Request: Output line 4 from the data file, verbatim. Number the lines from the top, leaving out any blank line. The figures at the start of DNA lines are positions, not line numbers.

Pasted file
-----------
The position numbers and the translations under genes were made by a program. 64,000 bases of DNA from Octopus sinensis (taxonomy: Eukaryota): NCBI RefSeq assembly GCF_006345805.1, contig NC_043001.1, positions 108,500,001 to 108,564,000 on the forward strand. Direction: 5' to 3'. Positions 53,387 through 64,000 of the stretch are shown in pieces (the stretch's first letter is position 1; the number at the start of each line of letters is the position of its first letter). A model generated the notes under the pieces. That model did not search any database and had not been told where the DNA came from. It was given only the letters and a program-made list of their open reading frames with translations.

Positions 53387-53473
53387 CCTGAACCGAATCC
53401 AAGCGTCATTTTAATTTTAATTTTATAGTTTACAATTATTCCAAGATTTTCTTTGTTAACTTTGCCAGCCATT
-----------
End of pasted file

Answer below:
53401 AAGCGTCATTTTAATTTTAATTTTATAGTTTACAATTATTCCAAGATTTTCTTTGTTAACTTTGCCAGCCATT